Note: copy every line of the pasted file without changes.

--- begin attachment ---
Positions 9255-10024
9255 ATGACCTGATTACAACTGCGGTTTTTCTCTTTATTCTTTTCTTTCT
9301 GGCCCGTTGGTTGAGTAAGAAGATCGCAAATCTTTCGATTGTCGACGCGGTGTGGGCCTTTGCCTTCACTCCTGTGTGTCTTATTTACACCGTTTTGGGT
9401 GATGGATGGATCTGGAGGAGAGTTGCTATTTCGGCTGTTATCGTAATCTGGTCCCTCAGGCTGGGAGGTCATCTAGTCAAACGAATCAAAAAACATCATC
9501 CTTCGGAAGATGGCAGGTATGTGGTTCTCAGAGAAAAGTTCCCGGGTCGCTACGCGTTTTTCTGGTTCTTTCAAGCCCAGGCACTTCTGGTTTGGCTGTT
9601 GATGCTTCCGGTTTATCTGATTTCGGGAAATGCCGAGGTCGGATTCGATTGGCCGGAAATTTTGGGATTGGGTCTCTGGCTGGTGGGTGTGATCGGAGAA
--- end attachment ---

Positions 9255-10024
9255 ATGACCTGATTACAACTGCGGTTTTTCTCTTTATTCTTTTCTTTCT
9301 GGCCCGTTGGTTGAGTAAGAAGATCGCAAATCTTTCGATTGTCGACGCGGTGTGGGCCTTTGCCTTCACTCCTGTGTGTCTTATTTACACCGTTTTGGGT
9401 GATGGATGGATCTGGAGGAGAGTTGCTATTTCGGCTGTTATCGTAATCTGGTCCCTCAGGCTGGGAGGTCATCTAGTCAAACGAATCAAAAAACATCATC
9501 CTTCGGAAGATGGCAGGTATGTGGTTCTCAGAGAAAAGTTCCCGGGTCGCTACGCGTTTTTCTGGTTCTTTCAAGCCCAGGCACTTCTGGTTTGGCTGTT
9601 GATGCTTCCGGTTTATCTGATTTCGGGAAATGCCGAGGTCGGATTCGATTGGCCGGAAATTTTGGGATTGGGTCTCTGGCTGGTGGGTGTGATCGGAGAA